The mathematicians of the late 19th and early 20th centuries called the monster curve or teragon (from Greek : teras = dragon, monster) the geometrical curves with extremely strange properties that were discovered at that time.
Examples of monster curves are:
- The Koch curve , introduced in 1904, is constant everywhere , but nowhere differentiable .
- The Hilbert curve and the Peano curve consist entirely of one-dimensional lines, but fill a two-dimensional area. They are therefore called space-filling curves . Like the Koch curve, both are constant everywhere, but nowhere differentiable.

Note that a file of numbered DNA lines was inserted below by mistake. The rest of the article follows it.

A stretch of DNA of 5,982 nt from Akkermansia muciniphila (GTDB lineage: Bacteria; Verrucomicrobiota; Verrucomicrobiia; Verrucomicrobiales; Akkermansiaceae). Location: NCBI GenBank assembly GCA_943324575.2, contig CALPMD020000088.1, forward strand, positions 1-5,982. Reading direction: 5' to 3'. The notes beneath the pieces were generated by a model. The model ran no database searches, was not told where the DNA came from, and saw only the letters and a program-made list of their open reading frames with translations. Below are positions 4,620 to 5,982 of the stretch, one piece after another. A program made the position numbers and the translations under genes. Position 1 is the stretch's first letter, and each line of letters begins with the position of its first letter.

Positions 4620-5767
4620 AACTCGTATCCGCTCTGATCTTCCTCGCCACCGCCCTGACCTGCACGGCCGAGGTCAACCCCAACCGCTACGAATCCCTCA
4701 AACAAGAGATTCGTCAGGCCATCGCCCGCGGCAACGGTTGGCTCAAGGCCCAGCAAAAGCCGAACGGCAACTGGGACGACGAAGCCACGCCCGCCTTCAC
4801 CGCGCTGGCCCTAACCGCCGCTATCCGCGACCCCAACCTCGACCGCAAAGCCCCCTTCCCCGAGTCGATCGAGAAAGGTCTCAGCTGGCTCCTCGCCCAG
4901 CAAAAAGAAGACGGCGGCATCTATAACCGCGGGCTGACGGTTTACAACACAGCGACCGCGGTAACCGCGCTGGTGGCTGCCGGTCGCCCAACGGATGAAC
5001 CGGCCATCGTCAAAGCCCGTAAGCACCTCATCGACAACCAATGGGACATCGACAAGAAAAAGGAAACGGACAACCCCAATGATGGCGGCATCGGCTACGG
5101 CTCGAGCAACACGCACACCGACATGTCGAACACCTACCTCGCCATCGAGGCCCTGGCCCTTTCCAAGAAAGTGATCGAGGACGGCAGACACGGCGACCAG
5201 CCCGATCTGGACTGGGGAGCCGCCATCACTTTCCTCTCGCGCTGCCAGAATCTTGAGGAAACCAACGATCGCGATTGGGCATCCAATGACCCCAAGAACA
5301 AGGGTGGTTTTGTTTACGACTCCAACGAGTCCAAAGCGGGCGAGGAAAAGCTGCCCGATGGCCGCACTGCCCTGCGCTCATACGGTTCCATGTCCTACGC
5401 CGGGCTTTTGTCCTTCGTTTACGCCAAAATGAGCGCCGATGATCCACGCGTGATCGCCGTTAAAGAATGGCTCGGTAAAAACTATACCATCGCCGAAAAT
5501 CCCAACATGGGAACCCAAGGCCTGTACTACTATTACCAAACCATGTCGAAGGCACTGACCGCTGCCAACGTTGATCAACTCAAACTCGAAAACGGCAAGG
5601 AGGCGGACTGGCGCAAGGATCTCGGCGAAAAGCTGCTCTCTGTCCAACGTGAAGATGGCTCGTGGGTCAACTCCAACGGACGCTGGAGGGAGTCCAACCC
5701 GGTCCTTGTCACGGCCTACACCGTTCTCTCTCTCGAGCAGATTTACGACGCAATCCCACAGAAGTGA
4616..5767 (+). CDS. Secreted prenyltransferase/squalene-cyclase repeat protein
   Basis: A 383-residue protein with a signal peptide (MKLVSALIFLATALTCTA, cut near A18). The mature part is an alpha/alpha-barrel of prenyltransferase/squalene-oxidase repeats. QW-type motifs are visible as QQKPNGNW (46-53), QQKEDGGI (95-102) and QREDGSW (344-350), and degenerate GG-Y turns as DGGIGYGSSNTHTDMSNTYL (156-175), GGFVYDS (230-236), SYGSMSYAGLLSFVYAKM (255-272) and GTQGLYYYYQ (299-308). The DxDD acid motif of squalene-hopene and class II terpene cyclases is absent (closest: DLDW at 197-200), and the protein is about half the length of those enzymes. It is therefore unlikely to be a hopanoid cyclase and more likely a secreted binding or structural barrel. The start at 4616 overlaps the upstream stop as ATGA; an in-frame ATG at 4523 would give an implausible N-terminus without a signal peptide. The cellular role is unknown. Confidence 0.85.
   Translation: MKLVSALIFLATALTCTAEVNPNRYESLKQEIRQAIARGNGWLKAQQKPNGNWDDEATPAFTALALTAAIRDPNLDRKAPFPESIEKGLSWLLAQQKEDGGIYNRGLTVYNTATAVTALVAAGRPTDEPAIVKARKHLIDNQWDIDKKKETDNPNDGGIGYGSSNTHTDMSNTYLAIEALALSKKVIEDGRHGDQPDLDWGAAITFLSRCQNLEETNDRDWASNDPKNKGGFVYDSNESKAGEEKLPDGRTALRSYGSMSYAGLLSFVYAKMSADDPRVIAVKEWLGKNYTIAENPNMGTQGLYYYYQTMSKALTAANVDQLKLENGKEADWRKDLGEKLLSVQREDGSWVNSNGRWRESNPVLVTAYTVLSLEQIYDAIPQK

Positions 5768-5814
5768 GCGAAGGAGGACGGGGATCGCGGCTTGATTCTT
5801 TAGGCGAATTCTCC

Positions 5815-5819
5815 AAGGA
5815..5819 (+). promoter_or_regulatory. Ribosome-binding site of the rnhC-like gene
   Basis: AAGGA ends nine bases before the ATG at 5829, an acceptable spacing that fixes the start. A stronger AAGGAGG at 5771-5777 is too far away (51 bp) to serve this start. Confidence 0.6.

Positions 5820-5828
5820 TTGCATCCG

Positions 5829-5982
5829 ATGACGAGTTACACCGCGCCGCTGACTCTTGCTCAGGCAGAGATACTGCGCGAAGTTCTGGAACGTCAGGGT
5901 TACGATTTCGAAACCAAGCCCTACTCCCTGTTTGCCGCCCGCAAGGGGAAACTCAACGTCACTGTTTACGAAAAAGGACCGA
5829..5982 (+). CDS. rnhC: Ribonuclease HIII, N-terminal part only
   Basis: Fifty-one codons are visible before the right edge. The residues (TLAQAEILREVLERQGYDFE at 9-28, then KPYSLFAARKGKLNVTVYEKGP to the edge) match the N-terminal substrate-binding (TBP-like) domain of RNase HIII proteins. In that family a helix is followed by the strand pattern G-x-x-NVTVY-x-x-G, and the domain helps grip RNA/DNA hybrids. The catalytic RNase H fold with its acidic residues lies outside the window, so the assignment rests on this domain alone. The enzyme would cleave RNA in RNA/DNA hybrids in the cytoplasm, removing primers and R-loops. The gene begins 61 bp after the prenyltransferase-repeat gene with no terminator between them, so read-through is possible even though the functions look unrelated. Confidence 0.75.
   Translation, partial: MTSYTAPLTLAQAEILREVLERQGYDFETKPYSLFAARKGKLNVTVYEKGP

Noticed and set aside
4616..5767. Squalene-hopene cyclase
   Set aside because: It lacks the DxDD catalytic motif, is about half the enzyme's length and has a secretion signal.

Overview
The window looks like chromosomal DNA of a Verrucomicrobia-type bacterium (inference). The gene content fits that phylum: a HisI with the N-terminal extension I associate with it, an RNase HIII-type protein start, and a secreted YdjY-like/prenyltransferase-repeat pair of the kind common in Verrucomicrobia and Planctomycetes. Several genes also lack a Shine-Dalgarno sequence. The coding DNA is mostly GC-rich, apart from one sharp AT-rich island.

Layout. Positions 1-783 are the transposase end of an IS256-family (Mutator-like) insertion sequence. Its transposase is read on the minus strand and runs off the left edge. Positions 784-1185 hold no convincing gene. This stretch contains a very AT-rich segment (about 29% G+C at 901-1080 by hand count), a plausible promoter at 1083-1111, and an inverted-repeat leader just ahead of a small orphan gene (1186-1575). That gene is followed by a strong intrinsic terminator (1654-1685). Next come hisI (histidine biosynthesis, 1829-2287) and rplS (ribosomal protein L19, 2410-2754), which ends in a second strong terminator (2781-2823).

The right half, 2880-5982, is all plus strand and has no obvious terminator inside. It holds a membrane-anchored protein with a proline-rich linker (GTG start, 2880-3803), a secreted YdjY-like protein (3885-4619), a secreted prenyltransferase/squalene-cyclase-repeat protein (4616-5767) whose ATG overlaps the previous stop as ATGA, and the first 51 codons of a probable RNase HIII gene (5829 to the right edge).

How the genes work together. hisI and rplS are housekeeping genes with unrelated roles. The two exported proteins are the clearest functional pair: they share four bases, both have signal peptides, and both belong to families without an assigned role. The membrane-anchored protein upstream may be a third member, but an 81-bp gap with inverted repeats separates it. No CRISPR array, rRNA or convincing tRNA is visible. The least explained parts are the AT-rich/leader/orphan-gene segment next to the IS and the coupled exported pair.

The monster curves are mainly created by repeated geometric replacement systems: An initial line, the so-called initiator, is replaced by another geometric figure, also called a generator. The resulting new routes can now be seen as initiators and replaced by generators, and this process, if repeated an infinite number of times, leads to curves with the aforementioned strange properties.
Many of these curves can also be generated by Lindenmayer systems .
Since these properties seemed so strange to mathematicians, these curves were relegated to the realm of mathematical curiosities and not dealt with any further. Only gradually did they delve into the questions they raised, such as the problem of dimensions . These questions often led to decisive advances in mathematics.
Most of the monster curves are fractals .